When Christopher Grunch of Rineyville became interested in calligraphy when he was 14. He never envisioned himself using his new-found talent as a business model.
But now through his business, Grunch Studios, Grunch engraves on a variety of products including bourbon barrel heads, fragrance bottles, journals, drinking glasses, watches and more.
“I didn’t think it would be like this at all,” Grunch said.
Originally from Michigan, Grunch provided calligraphy services during his time in high school and in the U.S. Air Force, creating signs, restaurant menus, announcements, graduation invitations and certificates.
It wasn’t until 2010 when Grunch took up the art of engraving. He attended a class in Dallas taught by famous engraver Ken Brown. Grunch said it wasn’t long after when he realized he wanted to turn the skill into a business.
“On the way back from Texas, my wife and I decided ‘Hey, we could make a lot of money doing this,’” he said.
Grunch later went through a six-month certification process and he now is one of about 50 certified engravers of calligraphy in the world.
With this certification, Grunch has earned the trust of several department stores to set up and provide custom engraving on products such as fragrance bottles and watches. He regularly travels to stores such as Dillard’s and Nordstrom in cities around the country.
Though Grunch said he is confident in his abilities when setting up for these events, he said the stakes sometimes seem high when engraving on expensive items.
“When people are buying a $100 knife or a $1,500 fragrance, you don’t want to mess it up,” he said.
Grunch said some of his favorite experiences in engraving so far have been setting up at Four Roses Distillery in Lawrenceburg to engrave bourbon bottles and engraving at an after-hours party event at Nordstrom.
Grunch also provides custom engraved products for private clients through his website. He said one of his most popular items has been custom bourbon barrel heads. Grunch purchased a laser engraving machine to produce these items.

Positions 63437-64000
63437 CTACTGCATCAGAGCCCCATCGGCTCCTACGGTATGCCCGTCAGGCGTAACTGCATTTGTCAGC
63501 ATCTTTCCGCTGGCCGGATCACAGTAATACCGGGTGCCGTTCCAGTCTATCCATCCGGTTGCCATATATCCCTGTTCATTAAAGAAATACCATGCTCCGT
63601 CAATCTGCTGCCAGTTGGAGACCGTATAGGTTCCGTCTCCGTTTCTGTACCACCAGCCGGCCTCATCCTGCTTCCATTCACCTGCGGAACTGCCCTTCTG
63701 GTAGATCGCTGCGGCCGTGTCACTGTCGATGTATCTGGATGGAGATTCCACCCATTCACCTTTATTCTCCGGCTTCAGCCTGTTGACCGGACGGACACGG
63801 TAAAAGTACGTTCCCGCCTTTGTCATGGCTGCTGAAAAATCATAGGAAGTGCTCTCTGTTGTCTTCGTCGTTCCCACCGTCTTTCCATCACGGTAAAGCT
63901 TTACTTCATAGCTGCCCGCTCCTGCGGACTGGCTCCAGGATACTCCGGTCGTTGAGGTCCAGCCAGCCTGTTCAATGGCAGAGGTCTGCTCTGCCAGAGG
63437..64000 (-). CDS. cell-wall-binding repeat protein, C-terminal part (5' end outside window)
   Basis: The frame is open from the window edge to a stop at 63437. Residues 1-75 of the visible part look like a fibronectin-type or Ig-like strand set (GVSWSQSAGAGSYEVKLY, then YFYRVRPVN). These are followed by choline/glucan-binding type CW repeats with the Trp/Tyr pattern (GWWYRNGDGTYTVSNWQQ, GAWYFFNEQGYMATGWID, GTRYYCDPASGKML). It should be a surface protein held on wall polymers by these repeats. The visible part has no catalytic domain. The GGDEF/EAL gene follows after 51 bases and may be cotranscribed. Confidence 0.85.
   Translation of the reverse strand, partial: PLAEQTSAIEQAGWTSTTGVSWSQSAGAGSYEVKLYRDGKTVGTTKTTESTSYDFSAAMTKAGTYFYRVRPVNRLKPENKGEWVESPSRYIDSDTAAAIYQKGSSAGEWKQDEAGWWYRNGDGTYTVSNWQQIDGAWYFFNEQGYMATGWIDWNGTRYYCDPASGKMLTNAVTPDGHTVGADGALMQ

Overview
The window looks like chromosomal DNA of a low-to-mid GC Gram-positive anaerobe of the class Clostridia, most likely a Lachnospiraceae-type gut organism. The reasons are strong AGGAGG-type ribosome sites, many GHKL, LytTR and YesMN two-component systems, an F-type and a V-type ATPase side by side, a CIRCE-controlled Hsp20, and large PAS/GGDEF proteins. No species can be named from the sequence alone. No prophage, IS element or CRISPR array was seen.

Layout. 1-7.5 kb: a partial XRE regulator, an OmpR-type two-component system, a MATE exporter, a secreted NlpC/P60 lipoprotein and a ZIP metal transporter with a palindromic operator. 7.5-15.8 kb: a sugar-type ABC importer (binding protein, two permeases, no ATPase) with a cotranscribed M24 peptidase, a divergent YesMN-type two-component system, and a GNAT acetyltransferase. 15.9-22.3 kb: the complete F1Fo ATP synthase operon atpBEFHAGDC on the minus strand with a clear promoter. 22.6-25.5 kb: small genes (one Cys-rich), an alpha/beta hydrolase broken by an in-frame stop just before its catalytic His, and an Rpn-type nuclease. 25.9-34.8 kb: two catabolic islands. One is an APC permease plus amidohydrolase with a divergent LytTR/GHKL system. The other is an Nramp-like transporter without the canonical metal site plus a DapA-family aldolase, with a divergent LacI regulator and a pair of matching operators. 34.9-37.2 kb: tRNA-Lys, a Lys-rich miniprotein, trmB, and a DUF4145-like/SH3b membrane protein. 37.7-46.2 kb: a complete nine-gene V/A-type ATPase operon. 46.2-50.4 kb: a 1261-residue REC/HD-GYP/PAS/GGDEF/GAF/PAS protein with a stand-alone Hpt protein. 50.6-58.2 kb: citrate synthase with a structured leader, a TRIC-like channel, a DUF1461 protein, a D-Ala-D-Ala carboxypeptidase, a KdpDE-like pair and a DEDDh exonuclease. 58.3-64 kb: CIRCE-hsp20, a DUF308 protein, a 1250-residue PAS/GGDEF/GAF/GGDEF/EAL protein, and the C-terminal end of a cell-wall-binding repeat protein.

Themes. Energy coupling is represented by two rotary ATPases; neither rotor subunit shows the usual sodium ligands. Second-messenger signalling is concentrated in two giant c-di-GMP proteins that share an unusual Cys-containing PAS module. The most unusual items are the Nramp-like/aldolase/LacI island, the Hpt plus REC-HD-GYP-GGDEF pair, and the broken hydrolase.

He said many clients are drawn to the bourbon barrel heads because they are symbolic of Kentucky culture.
“I love taking something from Kentucky and putting something on there that people like and selling it to someone and they’ll always have something from Kentucky,” he said.
Grunch now creates all of his products by himself out of his garage. He said he used to have six engravers in the business when he had a partnership with Ale Horn, makers of handcrafted drinking horns. Grunch said now he is mainly focused on his engraving events and client orders.
Though he works hard with Grunch Studios, his time spent engraving must be balanced with his career at the United States Bullion Depository.
“Normally I get about five hours of sleep, I start engraving, and I’m doing it until about 8 o’clock at night, get dressed, go to work and do it all over again,” he said.
Grunch said one of his goals is to eventually engrave full-time. Other goals include partnering with a fragrance company to engrave inventory and to create a network of event engravers.
“I’ll get requests and I can’t do it because I’m only one guy,” Grunch said.
Regardless of where his business will take him, Grunch said there’s nothing like providing something unique and personalized to his customers.
“I want people to feel that this is theirs and not some mass-produced product,” he said. “I want it to mean something to people.”